Telecom revealed its full line up of XT phones this morning, plus two data cards. The iPhone, or any netbook or other laptop with embedded 3G, was conspicuously absent, but the telco had news about both.
Observers had not been expecting an iPhone announcement today, despite Telecom’s aggressive push to demonstrate that Apple’s handset can run quite capably on its new 3G mobile network.
However, it does seem that an iPhone 3G for XT announcement is imminent.
Telecom head of retail Alan Gourdie said that his company is in “discussions - deep discussions - with Apple”. Apple declined to comment.
Telecom is steeped in Mac aficionados, with chief executive and self-described “Mac Man” Paul Reynolds eschewing his PC in favour of a MacBook; Gen-i boss Chris Quin brandishing an iPhone tweaked to run on XT; and key employees like head of broadband Ralph Brayham and Employee X (the wilfully anonymous Telecom staffer who demonstrated an iPhone SIM card swap-out for NBR) able to count Apple as a previous employer.
Dr Reynolds acknowledged there was a lot of demand for netbook deals. He said an announcement was in the works (Vodafone already has a zero-dollars up-front deal with Dell), but would not put a date on it, only offering, “it won’t be years”.
Elsewhere were no major surprises in Telecom’s cellphone line-up for its XT network, announced this morning, with most handsets pre-announced. (A few details of voice and data pricing were also revealed).
Two data devices were unveilled, the Telecom MF636 Data Card ($199) and the Sierra Wireless 885u ($399). Both are rated with a peak download speed of 7Mbit/s. Pricing plans were not announced for the cards, or any phones, although the telco did offer a few examples of its new “OneRate” plan, and did let slip that it will offer a $1/day 10MB cap casual data plan - the same casual rate as Vodafone.
Dr Reynolds said this morning that there were 483 850MHz 3G devices (that is, designed for Telecom’s band) and about 115 for Vodafone’s 900MHz.
However, lacking the iPhone, or Vodafone’s broader range of BlackBerries (many of which are still restricted to 2G), the handset line-up lands few blows on Telecom’s rival.
XT’s hero phone, the Sony W995 ($999, above), is a Telecom exclusive and world exclusive. Palm also makes a welcome return to a mainstream carrier, with the Palm Treo Pro ($999) joining XT's line-up.
But many other of the A-list devices in the XT line-up, such as the BlackBerry Bold ($1199), the Nokia E-75 ($999) and the fourthcoming $899 Samsung S8300 (which will boast an 8mP camera), will be shared with Vodafone. In the E-75’s case, Telecom will get a slight jump on Vodafone, getting the handset from XT’s launch on May 29. Vodafone will offer it from “late June”.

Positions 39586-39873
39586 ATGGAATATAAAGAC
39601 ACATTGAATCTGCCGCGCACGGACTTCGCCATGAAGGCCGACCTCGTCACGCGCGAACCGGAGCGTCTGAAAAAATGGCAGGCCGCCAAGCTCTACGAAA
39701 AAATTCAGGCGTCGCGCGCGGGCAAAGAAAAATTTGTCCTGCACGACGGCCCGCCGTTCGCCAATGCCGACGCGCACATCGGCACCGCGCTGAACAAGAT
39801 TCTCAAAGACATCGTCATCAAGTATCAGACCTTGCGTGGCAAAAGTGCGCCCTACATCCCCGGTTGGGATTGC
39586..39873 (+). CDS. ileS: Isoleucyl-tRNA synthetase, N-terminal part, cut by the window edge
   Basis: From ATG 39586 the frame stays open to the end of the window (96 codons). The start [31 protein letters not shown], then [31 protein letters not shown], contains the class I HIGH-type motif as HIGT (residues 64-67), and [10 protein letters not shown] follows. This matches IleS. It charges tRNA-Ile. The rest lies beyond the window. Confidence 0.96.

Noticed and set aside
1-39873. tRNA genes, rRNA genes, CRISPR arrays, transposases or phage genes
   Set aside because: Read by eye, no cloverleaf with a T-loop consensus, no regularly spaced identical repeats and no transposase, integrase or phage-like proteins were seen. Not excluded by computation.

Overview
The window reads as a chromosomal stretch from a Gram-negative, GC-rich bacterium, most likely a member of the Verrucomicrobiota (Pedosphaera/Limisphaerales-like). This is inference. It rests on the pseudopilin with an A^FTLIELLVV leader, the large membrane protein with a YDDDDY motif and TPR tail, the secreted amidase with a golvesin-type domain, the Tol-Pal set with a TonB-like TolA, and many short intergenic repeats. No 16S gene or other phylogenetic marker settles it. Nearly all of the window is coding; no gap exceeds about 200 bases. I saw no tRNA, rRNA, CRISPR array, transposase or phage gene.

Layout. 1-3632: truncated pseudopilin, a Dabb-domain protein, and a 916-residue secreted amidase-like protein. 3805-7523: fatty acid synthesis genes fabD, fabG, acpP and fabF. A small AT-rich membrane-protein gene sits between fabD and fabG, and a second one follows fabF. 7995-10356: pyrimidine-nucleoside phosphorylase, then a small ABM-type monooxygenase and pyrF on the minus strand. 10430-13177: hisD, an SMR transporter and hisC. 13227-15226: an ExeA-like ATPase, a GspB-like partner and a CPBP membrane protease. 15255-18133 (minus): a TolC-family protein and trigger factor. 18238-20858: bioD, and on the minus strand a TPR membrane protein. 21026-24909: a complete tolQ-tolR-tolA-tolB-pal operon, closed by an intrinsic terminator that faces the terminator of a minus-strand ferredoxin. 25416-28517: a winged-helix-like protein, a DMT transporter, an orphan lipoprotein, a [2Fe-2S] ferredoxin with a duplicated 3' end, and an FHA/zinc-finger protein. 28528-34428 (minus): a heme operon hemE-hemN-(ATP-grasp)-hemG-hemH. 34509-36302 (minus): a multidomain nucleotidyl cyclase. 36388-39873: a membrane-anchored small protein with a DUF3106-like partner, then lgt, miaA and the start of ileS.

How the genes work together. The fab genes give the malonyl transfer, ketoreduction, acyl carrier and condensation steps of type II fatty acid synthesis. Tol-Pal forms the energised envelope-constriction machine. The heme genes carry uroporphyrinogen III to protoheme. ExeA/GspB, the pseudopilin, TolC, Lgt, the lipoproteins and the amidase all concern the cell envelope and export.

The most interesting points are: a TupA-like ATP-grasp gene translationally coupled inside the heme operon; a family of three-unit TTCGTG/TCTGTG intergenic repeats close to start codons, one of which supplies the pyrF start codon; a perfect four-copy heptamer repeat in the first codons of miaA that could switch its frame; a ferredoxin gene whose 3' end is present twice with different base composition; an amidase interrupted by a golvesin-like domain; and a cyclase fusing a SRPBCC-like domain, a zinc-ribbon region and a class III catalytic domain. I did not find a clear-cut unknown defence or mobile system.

The E-75 (right), like many 3G phones, will come in both 850MHz (that is, Telecom’s band) and 900MHz (Vodafone) versions. However, each will be physically separate models; completely lookalike, but only supporting either 850MHz or 900MHz under the bonnet. Again like many 3G models, there will be no chance for SIM card hopping.
A Telecom-branded rugged phone was also announced, which looks to be a close clone or OEM version of the Sonim model recently mauled by NBR.
There will also be a custom “Bebo phone”, with a Bebo-specific soft key for accessing the yoof-friendly blogging service and uploading images. Txts to other Bebo members will free.
The cheapest model in the XT line-up is the house-brand Telecom R6, which will retail for $149.
Telecom also announced that its music store will be relaunched for XT at its May 29 launch. Few details were on offer today, but it will feature 2.7 million tracks.
This article is tagged with the following keywords. Find out more about MyNBR Tags
Most listened to
- What promises did John Key keep? asks Matthew Hooton
- Horizon research manager Grant McInnman says the numbers point to Bennett for deputy PM
- In Editor's Insight, Nevil Gibson explains how to embrace the latest batch of technological disruptions
- NBR's Campbell Gibson - "costs could double if it moves across the Tasman"
- It's 'just wrong' taxpayers fund sporting codes and then have to pay to watch them – Clayton Mitchell on his anti-siphoning bill
- ASB's Henry Withers on his bank's push into corporate banking